Guest lecture by YAN Yunxiang, Ph.D.

Neo-Familism and the Common Good: Parent Advocacy for Social Inclusion in Urban China

This public lecture explores the intersection between values of Chinese neo-familism (especially those of intergenerational solidarity and identity-integration) and collective actions of social advocacy among three groups of urban parents. The first group consists of “rainbow parents” (彩虹父母), who are straight parents openly supporting their LGBT adult children and fighting for the rights of sexual minorities in public life. The majority of the second group are parents of children with autism or other intellectual disabilities who have established grassroots organizations to advocate for their children’s rights of education and social inclusion, known as xingxing parents (星星父母). The third group includes parents who lost their only child in late-middle or old age, commonly known as shidu parents (失独父母) in Chinese public discourse. The central question is: under what conditions, by what mechanism, and to what extent, might the private virtues of familism contribute to the common good in the public sphere? Intriguingly, while traditional familism has been chiefly responsible for the stigmatization and marginalization of these parents, the values of neo-familism enable them to search for alternative ways to protect their children and to engage in social advocacy for diversity and inclusion. Their advocacy work contributed to the formation of common good in Chinese society and bridged familial values and civic values.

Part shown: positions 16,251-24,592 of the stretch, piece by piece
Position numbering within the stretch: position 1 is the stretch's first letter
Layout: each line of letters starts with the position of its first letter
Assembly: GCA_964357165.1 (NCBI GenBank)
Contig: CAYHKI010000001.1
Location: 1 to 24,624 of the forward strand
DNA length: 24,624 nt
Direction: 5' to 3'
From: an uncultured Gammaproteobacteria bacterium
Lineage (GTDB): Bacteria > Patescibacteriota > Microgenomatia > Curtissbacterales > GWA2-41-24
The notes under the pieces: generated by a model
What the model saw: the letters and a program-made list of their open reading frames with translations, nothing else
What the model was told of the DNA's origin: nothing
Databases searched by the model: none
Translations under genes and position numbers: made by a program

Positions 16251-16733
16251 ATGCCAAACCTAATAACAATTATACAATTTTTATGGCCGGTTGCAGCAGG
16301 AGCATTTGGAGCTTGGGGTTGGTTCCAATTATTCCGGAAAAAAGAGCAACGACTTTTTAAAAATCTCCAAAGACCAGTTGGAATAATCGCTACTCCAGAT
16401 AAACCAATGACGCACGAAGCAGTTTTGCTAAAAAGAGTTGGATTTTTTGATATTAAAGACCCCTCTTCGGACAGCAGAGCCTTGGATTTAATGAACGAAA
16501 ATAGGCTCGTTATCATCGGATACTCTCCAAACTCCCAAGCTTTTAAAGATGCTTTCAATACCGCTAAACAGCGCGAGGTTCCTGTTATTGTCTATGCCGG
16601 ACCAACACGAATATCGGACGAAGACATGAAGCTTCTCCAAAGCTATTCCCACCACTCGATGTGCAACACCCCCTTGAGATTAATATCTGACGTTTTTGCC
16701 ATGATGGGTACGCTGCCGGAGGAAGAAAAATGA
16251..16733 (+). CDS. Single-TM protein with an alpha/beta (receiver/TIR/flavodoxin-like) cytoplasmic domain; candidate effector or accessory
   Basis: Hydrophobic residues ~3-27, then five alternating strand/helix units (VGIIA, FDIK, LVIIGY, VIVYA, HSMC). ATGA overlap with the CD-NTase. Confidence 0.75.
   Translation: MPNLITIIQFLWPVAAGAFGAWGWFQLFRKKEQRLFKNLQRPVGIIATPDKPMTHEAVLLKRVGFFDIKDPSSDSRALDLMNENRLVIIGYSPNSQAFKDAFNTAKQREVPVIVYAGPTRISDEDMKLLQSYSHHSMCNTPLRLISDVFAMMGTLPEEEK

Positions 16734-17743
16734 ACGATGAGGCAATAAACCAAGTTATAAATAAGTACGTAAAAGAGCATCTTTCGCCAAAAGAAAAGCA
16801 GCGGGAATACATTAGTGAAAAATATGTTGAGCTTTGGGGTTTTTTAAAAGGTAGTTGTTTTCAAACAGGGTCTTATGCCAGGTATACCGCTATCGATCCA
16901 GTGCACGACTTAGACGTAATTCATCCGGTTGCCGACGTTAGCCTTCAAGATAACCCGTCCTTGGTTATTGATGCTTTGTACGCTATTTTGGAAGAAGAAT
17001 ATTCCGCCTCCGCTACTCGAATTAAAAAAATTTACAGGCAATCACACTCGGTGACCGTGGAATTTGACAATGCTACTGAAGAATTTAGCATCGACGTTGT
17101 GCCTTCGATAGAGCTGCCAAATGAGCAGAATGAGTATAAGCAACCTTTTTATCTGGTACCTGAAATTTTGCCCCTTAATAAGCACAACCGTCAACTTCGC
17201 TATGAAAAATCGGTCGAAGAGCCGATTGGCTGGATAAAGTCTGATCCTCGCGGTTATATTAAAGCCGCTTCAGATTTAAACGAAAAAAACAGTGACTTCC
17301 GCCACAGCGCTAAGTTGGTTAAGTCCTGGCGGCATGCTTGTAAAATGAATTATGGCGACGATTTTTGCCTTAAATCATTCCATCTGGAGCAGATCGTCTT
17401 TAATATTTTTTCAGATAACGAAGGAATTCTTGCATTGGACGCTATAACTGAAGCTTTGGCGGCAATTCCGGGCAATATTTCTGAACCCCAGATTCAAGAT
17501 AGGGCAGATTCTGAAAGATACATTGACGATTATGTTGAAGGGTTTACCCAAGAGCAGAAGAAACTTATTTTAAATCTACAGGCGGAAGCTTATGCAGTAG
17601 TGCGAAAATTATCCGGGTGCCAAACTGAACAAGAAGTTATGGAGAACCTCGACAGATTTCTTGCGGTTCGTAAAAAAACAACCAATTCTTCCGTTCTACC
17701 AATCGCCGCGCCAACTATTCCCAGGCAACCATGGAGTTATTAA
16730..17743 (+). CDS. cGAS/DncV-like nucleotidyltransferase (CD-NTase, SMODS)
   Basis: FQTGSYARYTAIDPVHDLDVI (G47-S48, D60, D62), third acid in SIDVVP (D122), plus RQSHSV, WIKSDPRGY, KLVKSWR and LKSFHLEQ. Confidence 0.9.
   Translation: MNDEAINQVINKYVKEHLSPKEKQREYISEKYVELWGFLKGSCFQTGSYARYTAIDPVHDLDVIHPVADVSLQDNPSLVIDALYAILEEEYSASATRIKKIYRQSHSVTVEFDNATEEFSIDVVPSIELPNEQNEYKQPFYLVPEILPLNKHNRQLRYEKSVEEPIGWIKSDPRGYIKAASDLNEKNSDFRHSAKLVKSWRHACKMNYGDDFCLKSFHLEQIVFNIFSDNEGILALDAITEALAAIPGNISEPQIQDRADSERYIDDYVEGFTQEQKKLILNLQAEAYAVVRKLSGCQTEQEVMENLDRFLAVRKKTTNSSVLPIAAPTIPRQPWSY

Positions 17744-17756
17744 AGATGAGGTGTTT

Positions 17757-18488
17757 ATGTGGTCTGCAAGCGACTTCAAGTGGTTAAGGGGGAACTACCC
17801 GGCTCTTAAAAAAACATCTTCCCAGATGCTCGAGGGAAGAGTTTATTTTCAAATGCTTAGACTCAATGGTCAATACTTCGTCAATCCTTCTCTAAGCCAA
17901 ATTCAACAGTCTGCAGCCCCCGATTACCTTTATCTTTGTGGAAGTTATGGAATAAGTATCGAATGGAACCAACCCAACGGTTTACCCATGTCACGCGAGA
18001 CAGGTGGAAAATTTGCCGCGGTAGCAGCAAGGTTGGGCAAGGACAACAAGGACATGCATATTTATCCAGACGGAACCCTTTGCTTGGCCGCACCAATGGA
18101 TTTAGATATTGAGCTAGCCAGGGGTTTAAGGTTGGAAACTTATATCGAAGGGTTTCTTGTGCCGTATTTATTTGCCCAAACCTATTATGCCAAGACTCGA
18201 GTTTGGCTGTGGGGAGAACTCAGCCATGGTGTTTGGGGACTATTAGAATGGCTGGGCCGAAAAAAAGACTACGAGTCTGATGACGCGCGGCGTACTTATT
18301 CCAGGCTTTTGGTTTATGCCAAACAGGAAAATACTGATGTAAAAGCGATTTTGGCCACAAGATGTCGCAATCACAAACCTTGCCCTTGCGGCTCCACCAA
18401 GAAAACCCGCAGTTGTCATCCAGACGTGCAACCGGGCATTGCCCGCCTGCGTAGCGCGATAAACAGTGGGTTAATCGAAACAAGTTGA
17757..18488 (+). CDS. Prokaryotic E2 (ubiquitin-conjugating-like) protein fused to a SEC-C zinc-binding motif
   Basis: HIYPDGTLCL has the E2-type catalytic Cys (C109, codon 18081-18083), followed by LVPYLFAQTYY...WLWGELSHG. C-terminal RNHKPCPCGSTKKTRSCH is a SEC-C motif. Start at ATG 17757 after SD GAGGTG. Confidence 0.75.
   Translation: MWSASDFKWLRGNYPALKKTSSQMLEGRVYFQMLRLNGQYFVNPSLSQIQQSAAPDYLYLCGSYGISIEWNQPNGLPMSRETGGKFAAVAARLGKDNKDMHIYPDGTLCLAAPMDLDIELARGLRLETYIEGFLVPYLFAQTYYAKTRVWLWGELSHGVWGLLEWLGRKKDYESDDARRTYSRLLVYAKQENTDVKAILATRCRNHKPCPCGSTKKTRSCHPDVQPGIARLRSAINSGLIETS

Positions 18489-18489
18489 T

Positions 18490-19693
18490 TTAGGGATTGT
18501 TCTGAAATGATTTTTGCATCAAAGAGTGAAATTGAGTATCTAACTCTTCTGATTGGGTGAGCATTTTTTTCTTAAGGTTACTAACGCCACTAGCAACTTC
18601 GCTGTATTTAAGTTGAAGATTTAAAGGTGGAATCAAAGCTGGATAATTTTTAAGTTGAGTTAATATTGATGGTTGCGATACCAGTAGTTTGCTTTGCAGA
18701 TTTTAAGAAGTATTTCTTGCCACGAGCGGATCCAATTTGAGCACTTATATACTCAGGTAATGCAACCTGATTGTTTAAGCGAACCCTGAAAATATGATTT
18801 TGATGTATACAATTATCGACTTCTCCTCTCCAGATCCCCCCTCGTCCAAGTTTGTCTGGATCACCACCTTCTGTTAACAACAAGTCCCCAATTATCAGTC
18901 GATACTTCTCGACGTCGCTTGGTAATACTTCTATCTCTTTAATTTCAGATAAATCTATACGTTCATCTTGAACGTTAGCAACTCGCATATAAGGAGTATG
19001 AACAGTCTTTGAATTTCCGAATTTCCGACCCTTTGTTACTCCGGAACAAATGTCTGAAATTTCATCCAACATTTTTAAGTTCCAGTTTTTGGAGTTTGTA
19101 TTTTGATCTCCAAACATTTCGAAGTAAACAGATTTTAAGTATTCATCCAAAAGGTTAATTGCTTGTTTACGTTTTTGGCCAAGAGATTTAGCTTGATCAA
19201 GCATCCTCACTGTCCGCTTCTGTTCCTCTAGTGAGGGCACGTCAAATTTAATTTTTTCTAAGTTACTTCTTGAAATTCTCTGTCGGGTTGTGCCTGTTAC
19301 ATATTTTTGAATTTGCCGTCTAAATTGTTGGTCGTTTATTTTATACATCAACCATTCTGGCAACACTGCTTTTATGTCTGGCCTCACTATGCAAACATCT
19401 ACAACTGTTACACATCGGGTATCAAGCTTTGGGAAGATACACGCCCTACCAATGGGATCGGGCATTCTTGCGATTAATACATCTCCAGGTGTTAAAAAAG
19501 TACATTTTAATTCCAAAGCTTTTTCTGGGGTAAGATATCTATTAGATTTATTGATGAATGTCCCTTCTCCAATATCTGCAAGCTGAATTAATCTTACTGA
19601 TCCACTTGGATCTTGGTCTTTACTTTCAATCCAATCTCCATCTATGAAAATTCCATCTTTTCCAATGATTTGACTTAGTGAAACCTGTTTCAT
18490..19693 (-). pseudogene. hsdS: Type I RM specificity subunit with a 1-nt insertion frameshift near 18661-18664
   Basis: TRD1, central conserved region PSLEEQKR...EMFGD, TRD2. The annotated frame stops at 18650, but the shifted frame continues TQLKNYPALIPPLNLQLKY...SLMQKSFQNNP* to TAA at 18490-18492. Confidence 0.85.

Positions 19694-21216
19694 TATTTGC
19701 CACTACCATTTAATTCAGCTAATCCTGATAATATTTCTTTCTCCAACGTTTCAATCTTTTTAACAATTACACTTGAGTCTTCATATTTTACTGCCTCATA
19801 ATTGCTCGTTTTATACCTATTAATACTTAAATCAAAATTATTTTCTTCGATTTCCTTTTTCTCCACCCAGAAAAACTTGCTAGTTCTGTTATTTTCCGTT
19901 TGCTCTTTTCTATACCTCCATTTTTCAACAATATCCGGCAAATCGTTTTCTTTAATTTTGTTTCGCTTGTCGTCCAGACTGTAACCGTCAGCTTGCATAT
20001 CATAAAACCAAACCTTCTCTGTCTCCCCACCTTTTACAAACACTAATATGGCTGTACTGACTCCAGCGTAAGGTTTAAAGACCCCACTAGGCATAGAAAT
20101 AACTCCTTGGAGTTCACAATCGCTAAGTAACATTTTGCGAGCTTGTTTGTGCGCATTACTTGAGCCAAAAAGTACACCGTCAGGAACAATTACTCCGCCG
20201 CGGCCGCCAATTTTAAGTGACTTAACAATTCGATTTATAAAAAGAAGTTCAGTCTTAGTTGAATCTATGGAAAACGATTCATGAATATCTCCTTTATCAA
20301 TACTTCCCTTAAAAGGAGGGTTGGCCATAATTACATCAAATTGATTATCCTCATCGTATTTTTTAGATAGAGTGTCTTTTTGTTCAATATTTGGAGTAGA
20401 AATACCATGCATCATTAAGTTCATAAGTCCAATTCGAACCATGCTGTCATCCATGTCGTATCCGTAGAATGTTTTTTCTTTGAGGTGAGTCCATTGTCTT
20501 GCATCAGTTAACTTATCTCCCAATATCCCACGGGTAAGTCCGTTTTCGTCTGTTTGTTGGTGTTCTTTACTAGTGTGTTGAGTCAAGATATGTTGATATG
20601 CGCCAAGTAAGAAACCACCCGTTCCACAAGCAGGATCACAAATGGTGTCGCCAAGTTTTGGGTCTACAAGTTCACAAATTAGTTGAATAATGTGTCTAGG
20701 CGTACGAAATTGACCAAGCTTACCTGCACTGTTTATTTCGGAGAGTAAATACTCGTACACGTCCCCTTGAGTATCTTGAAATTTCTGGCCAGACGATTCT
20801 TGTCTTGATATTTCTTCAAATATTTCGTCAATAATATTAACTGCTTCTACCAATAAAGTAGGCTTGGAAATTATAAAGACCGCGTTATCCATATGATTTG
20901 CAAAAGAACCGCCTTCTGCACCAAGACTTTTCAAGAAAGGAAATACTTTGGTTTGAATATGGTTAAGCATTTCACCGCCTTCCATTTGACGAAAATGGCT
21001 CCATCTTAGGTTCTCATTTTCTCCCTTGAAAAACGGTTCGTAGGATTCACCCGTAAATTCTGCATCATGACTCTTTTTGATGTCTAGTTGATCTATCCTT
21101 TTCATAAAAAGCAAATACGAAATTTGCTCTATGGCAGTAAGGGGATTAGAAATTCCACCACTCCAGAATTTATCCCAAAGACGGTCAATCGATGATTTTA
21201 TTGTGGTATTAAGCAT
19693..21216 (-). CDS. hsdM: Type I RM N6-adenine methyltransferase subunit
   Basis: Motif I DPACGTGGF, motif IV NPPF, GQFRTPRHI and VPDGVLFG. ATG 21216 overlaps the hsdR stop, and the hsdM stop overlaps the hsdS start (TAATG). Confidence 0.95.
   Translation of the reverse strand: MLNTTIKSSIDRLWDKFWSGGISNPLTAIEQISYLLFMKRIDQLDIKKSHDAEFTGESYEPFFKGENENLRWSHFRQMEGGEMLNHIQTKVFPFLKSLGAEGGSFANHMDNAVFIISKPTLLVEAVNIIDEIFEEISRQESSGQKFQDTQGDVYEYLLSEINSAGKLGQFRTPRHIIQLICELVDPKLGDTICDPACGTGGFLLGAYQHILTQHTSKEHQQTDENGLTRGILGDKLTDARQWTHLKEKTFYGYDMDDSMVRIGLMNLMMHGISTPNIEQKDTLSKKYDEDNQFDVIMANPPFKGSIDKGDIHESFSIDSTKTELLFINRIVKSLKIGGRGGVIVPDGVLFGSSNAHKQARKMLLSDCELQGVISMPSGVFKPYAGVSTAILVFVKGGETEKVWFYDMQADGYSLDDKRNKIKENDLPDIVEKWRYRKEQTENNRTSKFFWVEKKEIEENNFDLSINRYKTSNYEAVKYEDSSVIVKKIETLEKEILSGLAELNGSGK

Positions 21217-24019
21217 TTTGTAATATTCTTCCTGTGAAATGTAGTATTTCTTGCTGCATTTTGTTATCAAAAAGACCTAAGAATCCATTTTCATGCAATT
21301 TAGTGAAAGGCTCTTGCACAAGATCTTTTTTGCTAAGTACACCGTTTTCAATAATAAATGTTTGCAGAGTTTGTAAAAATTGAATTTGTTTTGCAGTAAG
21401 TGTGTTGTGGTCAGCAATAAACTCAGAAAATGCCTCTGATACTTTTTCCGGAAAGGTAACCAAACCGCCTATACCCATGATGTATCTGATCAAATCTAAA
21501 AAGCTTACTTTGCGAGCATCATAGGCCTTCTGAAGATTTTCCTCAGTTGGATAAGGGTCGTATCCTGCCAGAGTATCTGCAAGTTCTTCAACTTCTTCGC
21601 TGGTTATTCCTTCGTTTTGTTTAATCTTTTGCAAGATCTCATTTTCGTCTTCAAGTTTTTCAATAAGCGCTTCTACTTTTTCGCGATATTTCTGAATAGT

YAN Yunxiang, professor of anthropology at University of California, Los Angeles. He is the author of The Flow of Gifts: Reciprocity and Social Networks in a Chinese Village (Stanford University Press, 1996), Private Life under Socialism: Love, Intimacy, and Family Change in a Chinese Village, 1949-1999 (Stanford University Press, 2003), and The Individualization of Chinese Society (Berg 2009). He is the editor of Chinese Families Upside Down: Intergenerational Dynamics and Neo-Familism in the Early 21st Century (Brill 2021). His research interests include family and kinship, social change, the individual and individualization, and the impact of cultural globalization.

For more information, please refer to the attached PDF

DATE: Wednesday, May 8, 2024
TIME: 18:30 – 20:00
LOCATION: SIN 1, at the Department for East Asian Studies/Chinese Studies, Altes AKH, Campus, Spitalgasse 2, Yard 2, Entrance 2.3

REGISTRATION: Please register your participation here:

Guest lecture by YAN Yunxiang, Ph.D.